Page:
Untold lives blog

Sharing stories from the past, worldwide

20 September 2013

Pistol, teapot, soap, and satin doublet: an East India Company merchant’s possessions

East India Company merchant Richard Wickham was the son of William Wickham a Bristol merchant.  He was appointed in December 1607 as a factor for the Company’s Fourth Voyage. In early 1609 he was taken prisoner by the Portuguese and taken to Goa and then Lisbon. Wickham managed to escape and returned to England.  He was re-employed for the Eighth Voyage led by John Saris and sailed for the East Indies in 1611 on board the Clove.  He went to Japan with Saris and remained as a member of  the newly-established factory at Hirado from 1613 to 1617 when he left for Bantam.  He died at Bantam on 12 November 1618 and a detailed inventory was taken of his possessions, a copy of which survives in the India Office Records.

Richard Wickham's inventory
IOR/G/40/23 Richard Wickham's inventory Noc

Here is a selection of Richard Wickham’s possessions in 1618 taken from the inventory:

Chests of silk
Pieces of velvet and taffeta and many other textile pieces
Basins and ewers
Japanese wine
Writing desk and writing materials
Clothing including purple satin doublet with gold lace; purple satin hose with gold lace; scarlet hose with gold lace; doublet of cloth of gold; orange satin doublet and hose with black lace; suit of black striped satin; English cloth cloak lined with velvet; black satin suit cut upon yellow taffeta; velvet cassock; silk quilt waistcoat; suit of striped taffeta; handkerchiefs; 10 pairs of pumps, shoes and slippers; 18 doublets and waistcoats; bands and cuffs; caps; sashes; garters; stockings; hatbands; girdle with silver buckles; gold and silk Japanese girdle
Perfuming ball
Silver teapot
Rapier and dagger
Brass astrolabe
Mathematical instruments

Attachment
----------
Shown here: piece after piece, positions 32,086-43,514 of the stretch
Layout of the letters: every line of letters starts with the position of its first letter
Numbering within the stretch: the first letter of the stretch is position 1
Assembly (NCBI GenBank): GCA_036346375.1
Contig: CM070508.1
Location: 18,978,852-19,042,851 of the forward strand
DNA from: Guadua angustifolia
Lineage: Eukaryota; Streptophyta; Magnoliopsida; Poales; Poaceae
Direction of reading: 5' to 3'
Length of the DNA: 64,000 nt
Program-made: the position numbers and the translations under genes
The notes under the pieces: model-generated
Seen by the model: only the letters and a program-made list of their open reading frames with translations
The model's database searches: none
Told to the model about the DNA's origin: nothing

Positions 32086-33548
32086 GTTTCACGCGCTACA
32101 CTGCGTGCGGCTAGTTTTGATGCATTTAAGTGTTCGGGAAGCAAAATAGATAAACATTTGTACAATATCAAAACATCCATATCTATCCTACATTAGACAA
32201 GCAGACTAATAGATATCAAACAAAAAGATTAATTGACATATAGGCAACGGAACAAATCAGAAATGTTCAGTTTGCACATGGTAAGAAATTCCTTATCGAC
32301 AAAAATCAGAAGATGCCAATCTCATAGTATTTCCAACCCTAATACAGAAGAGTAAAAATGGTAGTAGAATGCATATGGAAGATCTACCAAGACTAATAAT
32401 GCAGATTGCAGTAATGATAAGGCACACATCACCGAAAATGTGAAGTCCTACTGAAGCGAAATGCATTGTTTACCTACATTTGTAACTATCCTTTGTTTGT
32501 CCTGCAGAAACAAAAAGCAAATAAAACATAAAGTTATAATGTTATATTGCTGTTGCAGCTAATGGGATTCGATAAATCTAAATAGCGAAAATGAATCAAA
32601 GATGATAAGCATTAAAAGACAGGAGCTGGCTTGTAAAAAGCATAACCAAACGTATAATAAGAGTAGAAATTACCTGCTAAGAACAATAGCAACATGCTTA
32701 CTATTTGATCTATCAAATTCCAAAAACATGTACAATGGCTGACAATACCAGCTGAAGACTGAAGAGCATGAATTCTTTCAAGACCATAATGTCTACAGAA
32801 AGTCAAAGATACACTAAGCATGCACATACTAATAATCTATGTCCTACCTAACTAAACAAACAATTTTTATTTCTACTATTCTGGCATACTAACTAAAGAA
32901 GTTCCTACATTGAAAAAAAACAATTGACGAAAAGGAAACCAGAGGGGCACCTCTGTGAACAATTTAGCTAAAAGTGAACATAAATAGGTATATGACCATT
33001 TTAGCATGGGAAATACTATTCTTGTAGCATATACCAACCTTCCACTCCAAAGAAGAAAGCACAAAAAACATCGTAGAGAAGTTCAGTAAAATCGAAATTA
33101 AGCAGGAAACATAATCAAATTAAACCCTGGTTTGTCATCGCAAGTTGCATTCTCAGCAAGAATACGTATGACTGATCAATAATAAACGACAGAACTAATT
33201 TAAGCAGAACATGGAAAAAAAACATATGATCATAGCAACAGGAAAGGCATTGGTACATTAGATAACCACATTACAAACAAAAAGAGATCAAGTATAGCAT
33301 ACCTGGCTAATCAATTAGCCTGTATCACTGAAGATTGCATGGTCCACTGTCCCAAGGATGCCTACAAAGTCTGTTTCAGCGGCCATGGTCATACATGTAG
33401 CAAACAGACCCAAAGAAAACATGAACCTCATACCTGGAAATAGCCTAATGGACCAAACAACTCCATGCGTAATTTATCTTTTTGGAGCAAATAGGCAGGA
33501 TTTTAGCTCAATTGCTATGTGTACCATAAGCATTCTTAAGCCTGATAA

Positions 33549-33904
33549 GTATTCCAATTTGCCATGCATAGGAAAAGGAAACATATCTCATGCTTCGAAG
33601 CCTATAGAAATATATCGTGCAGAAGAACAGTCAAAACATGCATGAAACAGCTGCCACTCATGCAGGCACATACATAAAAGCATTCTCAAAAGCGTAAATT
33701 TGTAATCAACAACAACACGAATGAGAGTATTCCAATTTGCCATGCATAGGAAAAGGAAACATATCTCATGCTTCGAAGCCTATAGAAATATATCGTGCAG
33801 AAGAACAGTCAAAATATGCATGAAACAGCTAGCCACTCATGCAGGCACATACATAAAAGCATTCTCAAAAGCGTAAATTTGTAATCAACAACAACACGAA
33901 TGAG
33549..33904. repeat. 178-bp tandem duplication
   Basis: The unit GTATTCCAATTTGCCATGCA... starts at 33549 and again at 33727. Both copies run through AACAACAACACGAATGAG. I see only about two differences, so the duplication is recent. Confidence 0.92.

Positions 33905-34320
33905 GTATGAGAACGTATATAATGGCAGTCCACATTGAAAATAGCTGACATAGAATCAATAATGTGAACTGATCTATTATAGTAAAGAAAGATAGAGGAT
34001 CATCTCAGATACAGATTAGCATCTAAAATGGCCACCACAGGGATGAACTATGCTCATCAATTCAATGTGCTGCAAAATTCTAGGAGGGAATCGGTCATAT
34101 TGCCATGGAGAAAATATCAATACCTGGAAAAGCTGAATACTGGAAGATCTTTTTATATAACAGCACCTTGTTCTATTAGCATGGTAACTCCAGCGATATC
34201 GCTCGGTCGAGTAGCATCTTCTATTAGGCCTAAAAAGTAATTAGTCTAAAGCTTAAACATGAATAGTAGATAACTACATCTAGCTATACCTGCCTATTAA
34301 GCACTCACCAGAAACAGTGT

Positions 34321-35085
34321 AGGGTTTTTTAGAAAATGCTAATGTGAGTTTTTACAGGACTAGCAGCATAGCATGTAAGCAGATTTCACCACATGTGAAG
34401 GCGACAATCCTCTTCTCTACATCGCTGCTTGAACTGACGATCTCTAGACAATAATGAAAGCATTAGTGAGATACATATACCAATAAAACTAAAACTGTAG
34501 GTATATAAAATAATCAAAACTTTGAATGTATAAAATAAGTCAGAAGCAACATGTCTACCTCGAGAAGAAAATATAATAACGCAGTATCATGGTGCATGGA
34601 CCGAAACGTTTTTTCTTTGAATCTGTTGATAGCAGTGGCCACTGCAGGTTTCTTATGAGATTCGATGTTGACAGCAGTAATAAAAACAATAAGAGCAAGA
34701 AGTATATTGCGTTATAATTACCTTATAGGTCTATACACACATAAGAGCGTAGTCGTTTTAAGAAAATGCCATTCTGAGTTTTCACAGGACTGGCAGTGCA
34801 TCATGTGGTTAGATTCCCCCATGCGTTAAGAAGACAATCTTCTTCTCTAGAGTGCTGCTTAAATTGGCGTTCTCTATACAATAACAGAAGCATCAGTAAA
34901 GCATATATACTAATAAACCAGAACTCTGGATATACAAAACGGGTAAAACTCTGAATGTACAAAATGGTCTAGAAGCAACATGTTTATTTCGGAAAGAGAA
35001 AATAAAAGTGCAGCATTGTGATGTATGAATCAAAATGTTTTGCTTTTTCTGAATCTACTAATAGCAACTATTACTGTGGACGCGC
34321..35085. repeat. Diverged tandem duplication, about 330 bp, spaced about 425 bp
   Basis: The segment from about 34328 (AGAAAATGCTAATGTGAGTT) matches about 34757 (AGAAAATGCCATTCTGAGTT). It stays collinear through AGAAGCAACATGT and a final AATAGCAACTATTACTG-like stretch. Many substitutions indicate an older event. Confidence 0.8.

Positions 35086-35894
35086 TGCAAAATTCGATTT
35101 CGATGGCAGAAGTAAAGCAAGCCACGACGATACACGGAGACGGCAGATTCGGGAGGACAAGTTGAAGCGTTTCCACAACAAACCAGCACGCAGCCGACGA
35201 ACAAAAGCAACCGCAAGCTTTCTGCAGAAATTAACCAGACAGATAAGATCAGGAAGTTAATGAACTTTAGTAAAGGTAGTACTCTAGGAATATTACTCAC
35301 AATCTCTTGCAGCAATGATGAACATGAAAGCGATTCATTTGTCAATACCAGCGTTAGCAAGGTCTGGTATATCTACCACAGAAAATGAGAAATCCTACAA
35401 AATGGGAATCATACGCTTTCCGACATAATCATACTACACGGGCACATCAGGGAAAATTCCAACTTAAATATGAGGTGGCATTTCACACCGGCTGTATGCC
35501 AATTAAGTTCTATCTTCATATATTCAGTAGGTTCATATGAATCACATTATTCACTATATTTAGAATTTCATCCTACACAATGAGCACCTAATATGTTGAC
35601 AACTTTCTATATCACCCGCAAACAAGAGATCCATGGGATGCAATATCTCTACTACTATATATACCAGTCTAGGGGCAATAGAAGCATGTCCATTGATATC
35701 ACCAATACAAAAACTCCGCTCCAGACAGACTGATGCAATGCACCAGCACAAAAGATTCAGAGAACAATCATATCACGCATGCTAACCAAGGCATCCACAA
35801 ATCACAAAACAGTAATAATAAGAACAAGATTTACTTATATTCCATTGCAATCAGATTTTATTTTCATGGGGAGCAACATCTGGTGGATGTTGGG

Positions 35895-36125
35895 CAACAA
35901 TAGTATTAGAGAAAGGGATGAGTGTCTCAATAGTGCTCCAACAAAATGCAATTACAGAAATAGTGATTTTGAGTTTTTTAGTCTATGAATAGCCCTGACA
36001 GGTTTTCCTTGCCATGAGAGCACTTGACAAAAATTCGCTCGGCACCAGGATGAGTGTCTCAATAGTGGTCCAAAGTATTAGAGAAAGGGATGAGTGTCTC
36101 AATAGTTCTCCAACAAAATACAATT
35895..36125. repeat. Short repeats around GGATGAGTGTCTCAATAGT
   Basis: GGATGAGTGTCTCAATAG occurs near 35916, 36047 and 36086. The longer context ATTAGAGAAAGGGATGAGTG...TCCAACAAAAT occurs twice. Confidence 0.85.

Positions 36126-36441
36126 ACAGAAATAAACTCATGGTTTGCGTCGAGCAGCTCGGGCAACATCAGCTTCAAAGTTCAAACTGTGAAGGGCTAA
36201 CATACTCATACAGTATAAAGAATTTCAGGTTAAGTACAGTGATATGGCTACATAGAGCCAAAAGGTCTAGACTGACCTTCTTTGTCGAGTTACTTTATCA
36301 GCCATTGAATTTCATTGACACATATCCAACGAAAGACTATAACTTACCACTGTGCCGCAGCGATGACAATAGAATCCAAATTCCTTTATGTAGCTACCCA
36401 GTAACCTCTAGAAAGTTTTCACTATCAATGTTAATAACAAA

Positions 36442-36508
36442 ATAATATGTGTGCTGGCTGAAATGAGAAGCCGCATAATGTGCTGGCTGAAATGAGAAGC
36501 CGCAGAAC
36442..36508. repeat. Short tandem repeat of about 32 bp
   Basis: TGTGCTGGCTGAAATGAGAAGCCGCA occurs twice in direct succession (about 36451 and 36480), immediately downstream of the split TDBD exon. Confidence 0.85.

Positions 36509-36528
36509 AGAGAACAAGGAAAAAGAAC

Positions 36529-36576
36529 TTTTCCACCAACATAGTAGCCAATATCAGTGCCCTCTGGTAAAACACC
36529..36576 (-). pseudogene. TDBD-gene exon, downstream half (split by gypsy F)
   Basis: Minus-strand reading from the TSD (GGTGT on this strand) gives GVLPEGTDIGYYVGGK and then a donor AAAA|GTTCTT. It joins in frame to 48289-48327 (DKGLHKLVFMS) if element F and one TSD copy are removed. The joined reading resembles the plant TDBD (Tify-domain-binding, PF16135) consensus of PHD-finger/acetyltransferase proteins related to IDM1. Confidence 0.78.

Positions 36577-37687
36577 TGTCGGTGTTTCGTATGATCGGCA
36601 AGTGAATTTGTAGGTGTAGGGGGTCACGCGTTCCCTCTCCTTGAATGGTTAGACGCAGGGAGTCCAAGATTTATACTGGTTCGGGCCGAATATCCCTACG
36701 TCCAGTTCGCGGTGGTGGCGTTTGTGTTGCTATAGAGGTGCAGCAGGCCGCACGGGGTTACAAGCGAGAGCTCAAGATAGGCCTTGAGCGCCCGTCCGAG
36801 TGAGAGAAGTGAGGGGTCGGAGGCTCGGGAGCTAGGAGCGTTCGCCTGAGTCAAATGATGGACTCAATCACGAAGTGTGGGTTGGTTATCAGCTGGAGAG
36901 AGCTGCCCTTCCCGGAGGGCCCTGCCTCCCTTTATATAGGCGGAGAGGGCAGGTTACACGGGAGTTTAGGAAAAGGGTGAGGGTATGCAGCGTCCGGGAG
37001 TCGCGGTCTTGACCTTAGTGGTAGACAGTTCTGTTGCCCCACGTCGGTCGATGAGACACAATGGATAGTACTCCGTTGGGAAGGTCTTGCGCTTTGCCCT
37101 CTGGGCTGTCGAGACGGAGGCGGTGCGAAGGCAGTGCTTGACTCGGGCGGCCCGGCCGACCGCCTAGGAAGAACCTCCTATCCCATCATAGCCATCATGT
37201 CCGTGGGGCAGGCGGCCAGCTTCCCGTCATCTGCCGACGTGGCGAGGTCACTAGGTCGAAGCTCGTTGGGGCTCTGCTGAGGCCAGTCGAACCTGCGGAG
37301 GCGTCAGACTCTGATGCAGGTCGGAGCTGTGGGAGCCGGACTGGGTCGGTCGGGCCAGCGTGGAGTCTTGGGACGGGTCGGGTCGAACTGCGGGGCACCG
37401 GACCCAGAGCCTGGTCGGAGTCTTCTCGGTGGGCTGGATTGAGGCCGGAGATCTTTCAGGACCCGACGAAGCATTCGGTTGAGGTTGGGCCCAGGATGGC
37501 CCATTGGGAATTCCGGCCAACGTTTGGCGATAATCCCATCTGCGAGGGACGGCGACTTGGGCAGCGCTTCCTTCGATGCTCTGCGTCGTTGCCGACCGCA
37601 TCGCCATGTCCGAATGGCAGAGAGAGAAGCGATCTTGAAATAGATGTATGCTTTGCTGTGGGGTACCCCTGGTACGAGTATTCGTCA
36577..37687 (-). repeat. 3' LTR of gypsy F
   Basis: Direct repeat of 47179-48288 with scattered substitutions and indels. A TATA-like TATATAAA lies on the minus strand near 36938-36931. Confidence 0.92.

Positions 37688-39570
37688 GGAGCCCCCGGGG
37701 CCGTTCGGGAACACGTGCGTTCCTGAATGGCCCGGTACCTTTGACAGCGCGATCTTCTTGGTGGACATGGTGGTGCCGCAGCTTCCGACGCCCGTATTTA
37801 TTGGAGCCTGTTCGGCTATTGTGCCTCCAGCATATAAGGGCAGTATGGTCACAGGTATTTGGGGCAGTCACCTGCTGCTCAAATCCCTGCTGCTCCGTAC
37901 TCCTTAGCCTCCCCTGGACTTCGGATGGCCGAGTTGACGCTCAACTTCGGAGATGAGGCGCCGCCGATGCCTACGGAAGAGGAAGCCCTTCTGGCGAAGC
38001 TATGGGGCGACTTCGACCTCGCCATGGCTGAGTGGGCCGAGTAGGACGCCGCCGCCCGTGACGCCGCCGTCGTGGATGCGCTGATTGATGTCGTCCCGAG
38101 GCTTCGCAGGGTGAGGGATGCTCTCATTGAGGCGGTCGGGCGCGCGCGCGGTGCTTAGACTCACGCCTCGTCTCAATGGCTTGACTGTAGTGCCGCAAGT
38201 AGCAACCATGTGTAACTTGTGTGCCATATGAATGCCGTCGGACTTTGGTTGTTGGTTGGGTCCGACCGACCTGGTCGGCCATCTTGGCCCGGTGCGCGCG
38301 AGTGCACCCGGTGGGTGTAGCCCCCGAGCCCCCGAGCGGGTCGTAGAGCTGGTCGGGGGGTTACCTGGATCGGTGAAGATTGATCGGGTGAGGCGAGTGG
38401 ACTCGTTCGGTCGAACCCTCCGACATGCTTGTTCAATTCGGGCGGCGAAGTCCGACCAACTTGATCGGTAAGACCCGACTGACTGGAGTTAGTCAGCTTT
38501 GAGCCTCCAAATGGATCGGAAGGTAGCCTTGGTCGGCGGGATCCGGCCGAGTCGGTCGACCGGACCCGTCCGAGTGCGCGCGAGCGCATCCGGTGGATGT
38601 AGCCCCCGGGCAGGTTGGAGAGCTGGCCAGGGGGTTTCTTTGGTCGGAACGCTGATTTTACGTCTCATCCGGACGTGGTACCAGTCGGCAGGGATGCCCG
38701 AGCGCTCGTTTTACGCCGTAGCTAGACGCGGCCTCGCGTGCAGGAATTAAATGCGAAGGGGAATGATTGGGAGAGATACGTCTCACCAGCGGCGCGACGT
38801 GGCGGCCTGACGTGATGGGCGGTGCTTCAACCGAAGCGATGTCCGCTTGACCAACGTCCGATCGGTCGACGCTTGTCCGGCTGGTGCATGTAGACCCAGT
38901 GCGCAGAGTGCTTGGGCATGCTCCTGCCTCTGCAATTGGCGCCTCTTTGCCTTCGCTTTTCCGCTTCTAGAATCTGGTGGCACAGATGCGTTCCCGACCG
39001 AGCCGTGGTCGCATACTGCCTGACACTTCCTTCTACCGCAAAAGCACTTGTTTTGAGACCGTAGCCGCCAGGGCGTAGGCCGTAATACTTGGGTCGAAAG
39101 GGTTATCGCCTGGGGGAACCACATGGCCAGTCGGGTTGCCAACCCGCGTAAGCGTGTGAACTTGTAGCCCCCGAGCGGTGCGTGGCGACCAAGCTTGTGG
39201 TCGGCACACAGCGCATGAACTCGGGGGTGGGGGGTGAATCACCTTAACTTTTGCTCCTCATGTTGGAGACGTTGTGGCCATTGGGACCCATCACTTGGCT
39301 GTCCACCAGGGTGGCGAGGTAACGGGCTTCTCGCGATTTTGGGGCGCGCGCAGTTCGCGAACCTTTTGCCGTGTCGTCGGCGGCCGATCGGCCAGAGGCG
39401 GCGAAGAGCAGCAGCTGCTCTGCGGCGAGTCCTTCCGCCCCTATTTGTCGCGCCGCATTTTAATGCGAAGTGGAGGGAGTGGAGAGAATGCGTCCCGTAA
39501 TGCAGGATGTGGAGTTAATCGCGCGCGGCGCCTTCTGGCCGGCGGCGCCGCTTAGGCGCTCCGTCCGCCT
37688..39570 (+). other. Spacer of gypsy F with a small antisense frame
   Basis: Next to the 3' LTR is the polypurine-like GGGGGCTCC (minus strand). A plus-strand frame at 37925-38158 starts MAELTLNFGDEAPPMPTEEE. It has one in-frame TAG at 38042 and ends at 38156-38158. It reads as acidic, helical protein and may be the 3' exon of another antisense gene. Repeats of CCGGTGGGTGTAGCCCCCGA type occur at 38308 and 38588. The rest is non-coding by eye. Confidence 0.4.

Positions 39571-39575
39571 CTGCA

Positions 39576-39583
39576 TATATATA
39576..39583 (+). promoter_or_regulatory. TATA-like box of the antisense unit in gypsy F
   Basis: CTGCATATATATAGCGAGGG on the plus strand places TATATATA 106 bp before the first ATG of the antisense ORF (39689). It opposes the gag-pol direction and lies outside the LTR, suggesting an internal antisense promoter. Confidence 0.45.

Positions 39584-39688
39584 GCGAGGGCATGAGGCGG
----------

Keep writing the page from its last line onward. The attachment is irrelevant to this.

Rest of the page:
Weighing beam
Arrow case
Japanese saddle with furniture
Sheets, towels, quilts, carpets, cushions
Loose money
Silver spoons and forks
Gold rings
Pearls, diamonds, and other stones
21 + 58 books small and great; chest of books unopened
Embroidered Old Testament
Pair of spectacles in Japan case
Brass pictures
18 cases of soap
Java spear
Items from China e.g. quilts, aniseed, stillyard
Japanese bedsteads
15 bags of cloves
Pots of musk

From the list of his clothing, it appears that Wickham must have been a very snappy dresser!  He was also a keen collector of books and his will states that the proceeds from the sale of his books in Bantam were to be paid to the library in his home town of Bristol.

The value of Wickham’s estate from the inventory was £1,400 -  a vast sum in 1618. The East India Company was outraged, convinced that Wickham had gained his fortune by using its money to finance his own ventures or even by theft.  Wickham’s mother had to fight to have the estate made over to her by the Company but eventually won her case.

Margaret Makepeace
Lead Curator, East India Company Records Cc-by

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Further reading:
IOR/G/40/23 ff.4-7v Richard Wickham’s inventory
Anthony Farrington, The English Factory in Japan 1613-1623 (The British Library, 1991)



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